The Distributional Consequences of Government Spending and Taxation in the U.S., 1989 and 2000

24 Pages Posted: 15 Nov 2007

See all articles by Edward N. Wolff

Edward N. Wolff

New York University (NYU) - Department of Economics; National Bureau of Economic Research (NBER); Bard College - Levy Economics Institute

Ajit Zacharias

Bard College - Levy Economics Institute

Abstract

We assess the effects of government expenditures and taxation on household economic well-being in the United States in 1989 and 2000. Net government expenditure is estimated as the difference between government expenditures incurred on behalf of the household sector - transfers and public consumption - and the taxes paid by that sector. We incorporate the estimates of net government expenditures into a wealth-adjusted measure of income. We find that overall inequality in our income measure is considerably reduced by net government expenditures. Results from decomposition analysis show that the inequality-reducing effect of net government expenditures owed more to expenditures than to taxes.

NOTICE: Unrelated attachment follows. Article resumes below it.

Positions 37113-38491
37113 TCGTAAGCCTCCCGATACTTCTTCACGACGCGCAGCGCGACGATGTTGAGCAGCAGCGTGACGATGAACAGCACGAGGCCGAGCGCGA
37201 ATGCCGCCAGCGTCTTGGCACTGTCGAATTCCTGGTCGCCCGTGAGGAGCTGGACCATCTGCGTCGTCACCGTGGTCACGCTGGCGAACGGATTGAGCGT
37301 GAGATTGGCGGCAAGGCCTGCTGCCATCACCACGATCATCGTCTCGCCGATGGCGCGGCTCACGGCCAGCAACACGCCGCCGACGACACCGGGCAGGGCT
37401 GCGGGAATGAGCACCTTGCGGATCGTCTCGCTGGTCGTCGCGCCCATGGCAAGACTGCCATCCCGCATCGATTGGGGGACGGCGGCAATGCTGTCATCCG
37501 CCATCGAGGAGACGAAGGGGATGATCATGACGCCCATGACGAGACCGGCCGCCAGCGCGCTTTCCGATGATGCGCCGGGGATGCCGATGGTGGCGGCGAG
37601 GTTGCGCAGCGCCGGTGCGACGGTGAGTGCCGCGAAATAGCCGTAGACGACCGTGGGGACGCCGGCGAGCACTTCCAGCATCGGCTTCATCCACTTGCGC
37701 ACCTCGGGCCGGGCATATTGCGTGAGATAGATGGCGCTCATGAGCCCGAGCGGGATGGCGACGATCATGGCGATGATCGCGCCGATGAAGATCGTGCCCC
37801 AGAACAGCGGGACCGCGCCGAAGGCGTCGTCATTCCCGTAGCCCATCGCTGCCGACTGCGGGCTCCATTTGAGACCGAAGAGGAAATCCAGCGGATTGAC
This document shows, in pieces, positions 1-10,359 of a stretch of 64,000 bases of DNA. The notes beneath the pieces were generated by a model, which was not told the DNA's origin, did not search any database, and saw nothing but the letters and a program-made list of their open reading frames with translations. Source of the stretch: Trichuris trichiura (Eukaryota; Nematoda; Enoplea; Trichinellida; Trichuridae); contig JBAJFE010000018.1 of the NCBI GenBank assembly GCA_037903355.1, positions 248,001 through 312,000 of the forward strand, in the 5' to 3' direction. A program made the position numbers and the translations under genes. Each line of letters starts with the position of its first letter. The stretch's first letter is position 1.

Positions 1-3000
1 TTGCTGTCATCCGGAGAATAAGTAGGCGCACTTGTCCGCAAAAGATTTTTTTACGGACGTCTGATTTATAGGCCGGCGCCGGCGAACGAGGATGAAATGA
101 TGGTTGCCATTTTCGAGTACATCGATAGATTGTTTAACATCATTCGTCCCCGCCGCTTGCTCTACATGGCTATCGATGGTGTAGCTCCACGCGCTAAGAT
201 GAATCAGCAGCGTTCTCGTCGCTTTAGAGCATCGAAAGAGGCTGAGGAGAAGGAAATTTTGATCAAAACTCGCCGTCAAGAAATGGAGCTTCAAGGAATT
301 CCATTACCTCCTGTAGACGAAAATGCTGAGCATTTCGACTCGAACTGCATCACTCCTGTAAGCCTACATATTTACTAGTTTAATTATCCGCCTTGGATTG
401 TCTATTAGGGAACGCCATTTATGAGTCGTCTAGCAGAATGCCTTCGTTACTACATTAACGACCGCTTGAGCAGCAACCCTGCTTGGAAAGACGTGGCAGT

Suggested Citation

Wolff, Edward N. and Zacharias, Ajit, The Distributional Consequences of Government Spending and Taxation in the U.S., 1989 and 2000. Review of Income and Wealth, Vol. 53, No. 4, pp. 692-715, December 2007. Available at SSRN: https://ssrn.com/abstract=1030128 or http://dx.doi.org/10.1111/j.1475-4991.2007.00251.x

Edward N. Wolff (Contact Author)

New York University (NYU) - Department of Economics ( email )

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Bard College - Levy Economics Institute

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Ajit Zacharias

Bard College - Levy Economics Institute ( email )

Blithewood
Annandale-on-Hudson, NY 12504
United States
845-758-7734 (Phone)
845-758-1149 (Fax)

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